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Some companies think that revenue is the most important, and compliance is a cost. “Actually, if your compliance program is working, it should be saving you money,” says Laura Knights, Gulf Coast Collection Bureau. She recently discussed the important role compliance management plays in collection in a webinar on the future of compliance management.
Hosted by Accounts Recovery, the webinar was also paneled by Tim Collins of TrueAccord, Michael Klutho of Bassford Remele, and Judd Peak of Frost-Arnett. The hour-long discussion spanned many facets of this broad topic. However, one theme kept coming up – close attention to compliance and risk management is more valuable to an agency than many realize.
Building Client Relationships
Gaining new business is important for company growth. Pursuing these relationships means highlighting the features that make your company different. Common ways to market a collection agency include stating successful recovery rates, presenting positive consumer reviews and other bottom-line business statistics.
Why not emphasize compliance and risk management to boost your connection with prospective clients too?
Sharing Consistent Values
Company culture and value are becoming a bigger piece of the typical corporate image. With the growing threat of data breaches and other security concerns – especially in healthcare – many organizations are publicizing their dedication to these values in particular.
When researching prospects, or speaking with current clients, try to discover what aspects of compliance or risk management are important to them.
Sharing your agency’s emphasis on security and compliance will strengthen client relationships by showing you have the same end goals. You both want to keep consumer data safe. Knowing that you are well-versed in regulation and take proper precautions within your business will ease concerns.
Areas of Compliance to Highlight
You may wish to highlight areas of compliance where your agency’s strengths lie, or perhaps areas that are most important to your clients. A few points that may be of interest:
- What are your policies and procedures to prevent HIPAA violations?
- How deep is your knowledge of topical concerns/recent HIPAA breaches and violations?
- Consider explaining the frequency of training and your internal documentation process.
- Does your human resources department conduct training on discrimination, harassment and other common workplace issues?
Policy and Procedure update process
- Do you audit your policy and procedure manuals regularly?
- When problems do arise, do you conduct a root cause analysis to identify and correct them?
All of the panelists agree that compliance in debt collection is evolving. Most everyone has a handle on complying with current regulations, and should have a game plan for moving forward with the Consumer Financial Protection Bureau’s (CFPB) proposed new rule. The next step in the industry is to focus on typical workplace personnel concerns.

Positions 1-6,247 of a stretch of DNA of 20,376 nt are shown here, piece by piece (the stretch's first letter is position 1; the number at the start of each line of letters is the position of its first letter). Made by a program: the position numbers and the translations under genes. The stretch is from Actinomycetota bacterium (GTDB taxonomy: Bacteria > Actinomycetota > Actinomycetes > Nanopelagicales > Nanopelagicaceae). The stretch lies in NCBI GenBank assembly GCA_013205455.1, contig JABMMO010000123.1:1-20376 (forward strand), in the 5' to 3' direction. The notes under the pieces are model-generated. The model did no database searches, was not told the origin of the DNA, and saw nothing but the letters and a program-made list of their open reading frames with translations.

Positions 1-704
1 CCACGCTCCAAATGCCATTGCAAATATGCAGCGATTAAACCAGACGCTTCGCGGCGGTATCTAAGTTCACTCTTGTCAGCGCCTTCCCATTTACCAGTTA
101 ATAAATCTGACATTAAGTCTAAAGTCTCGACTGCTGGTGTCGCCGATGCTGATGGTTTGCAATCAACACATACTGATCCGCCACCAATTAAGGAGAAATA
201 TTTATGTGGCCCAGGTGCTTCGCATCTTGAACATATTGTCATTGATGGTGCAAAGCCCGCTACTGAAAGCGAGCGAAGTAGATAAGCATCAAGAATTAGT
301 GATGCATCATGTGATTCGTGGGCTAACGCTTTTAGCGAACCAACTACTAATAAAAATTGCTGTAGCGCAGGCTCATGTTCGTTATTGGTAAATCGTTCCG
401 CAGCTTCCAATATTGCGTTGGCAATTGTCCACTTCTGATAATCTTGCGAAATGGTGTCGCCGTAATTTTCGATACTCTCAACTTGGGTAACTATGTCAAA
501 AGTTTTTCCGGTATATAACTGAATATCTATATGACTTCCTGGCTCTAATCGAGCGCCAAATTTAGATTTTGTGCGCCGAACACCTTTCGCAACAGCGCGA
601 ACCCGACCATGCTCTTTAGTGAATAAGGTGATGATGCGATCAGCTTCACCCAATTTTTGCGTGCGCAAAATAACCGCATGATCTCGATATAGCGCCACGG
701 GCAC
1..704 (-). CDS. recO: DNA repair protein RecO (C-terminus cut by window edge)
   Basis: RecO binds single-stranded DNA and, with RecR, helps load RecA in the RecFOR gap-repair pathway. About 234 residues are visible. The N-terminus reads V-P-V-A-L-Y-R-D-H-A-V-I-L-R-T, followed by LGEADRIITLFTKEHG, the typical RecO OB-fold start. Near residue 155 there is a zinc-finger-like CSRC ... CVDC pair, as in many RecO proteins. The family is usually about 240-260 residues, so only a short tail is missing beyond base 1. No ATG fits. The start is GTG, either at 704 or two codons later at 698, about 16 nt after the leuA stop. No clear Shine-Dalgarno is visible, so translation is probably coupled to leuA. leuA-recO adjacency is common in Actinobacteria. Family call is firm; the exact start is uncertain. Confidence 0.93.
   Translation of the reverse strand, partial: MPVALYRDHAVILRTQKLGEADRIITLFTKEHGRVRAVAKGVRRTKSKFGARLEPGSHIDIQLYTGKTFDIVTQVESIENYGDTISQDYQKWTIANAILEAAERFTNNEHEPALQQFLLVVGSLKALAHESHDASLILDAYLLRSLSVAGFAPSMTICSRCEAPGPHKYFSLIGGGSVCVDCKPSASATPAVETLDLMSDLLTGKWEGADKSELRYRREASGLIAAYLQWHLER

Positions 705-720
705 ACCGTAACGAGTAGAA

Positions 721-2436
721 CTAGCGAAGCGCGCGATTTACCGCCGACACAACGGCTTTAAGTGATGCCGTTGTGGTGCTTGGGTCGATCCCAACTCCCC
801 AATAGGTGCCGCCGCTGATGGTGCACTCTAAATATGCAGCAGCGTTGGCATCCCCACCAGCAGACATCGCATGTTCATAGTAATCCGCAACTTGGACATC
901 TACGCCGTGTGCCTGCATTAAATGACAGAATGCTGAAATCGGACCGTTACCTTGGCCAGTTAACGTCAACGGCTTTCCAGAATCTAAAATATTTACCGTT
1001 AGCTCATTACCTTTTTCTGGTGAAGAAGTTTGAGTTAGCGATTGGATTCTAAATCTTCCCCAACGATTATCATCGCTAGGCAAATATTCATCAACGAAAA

Peak says corporate compliance is where the future of debt collection risk management is headed. “We’re looking at ethical workforces, doing the right thing, and internal standards and practices.”
Inspiring Consumer Trust
Within debt collection, the consumers are just as important – if not more important – than clients. If you can’t gain and keep the trust of the consumers you collect from, you will not retain the client creditors you are collecting on behalf of.
- Standardize the customer experience – If you maintain strict compliance for debt collection regulations, your agency creates the same experience for every consumer. This makes it easier for consumers to know what to expect from your agency if they interact with you on more than one occasion.
- Smooth internal processes – Risk management means a policy and procedure structure that teaches all employees what is expected of them. Creating these plans and properly training employees to follow them will foster a culture of responsibility, which will be apparent during interactions with consumers.
- Encourage positive reviews and advocacy – Responsible office operations will spawn good customer reviews you may use for further marketing on website and social media. After interacting with a collector, it’s common for a consumer to do some research about them online.
Prove Your Compliance Through Analytics
Just as with other areas of your business, it can be difficult to prove compliance has an impact on your bottom line (especially when it’s effective). If you are the compliance officer or outside counsel for an agency, it’s essential to prove the necessity of risk prevention.
Although it’s hard to measure, it’s not impossible. Here are a few metrics you should be keeping track of:
- Presuits/lawsuits – The fewer pre suits and lawsuits your agency sees means your compliance system is working as planned. After all, any time your company avoids legal action, you save time, money and possible damage to your reputation
- Complaints and disputes – Responding to complaints and disputes in a timely manner is another measure of successful compliance. A short response and resolution means your office isn’t letting any issues slip through the cracks.
- HR issues/complaints – Just as with external issues, you should measure your internal office culture. A high number of complaints and turnover are signs of low morale. Conversely, if your team seems happy, your office is retaining employees and there are few complaints, that means your corporate compliance program is working as intended.
Of course, for smaller agencies, creating and maintaining your system of compliance can be challenging. For some basic tips, download our compliance management system guide.